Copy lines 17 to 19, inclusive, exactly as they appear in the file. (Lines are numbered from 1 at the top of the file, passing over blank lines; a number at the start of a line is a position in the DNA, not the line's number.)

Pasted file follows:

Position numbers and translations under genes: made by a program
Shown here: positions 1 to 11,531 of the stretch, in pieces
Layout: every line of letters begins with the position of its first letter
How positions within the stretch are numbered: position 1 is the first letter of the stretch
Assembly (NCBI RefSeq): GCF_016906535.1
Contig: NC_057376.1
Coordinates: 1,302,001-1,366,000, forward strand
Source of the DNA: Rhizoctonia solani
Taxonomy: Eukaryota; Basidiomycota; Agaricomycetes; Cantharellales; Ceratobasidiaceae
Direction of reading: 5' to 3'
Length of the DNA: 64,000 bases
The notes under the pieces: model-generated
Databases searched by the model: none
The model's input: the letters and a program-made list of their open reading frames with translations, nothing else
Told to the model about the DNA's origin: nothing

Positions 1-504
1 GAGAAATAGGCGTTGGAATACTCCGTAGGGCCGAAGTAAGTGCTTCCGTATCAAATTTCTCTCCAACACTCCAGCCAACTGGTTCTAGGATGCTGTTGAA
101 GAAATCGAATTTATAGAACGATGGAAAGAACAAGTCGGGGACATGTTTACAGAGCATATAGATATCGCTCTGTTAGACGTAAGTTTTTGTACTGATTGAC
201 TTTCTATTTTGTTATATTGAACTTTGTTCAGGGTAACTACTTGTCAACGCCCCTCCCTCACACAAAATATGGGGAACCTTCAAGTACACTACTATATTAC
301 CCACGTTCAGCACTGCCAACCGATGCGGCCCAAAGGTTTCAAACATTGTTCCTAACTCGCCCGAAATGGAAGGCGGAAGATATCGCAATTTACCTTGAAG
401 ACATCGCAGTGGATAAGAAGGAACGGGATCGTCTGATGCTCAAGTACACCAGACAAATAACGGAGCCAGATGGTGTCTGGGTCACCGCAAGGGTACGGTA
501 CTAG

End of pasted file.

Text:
1 GAGAAATAGGCGTTGGAATACTCCGTAGGGCCGAAGTAAGTGCTTCCGTATCAAATTTCTCTCCAACACTCCAGCCAACTGGTTCTAGGATGCTGTTGAA
101 GAAATCGAATTTATAGAACGATGGAAAGAACAAGTCGGGGACATGTTTACAGAGCATATAGATATCGCTCTGTTAGACGTAAGTTTTTGTACTGATTGAC
201 TTTCTATTTTGTTATATTGAACTTTGTTCAGGGTAACTACTTGTCAACGCCCCTCCCTCACACAAAATATGGGGAACCTTCAAGTACACTACTATATTAC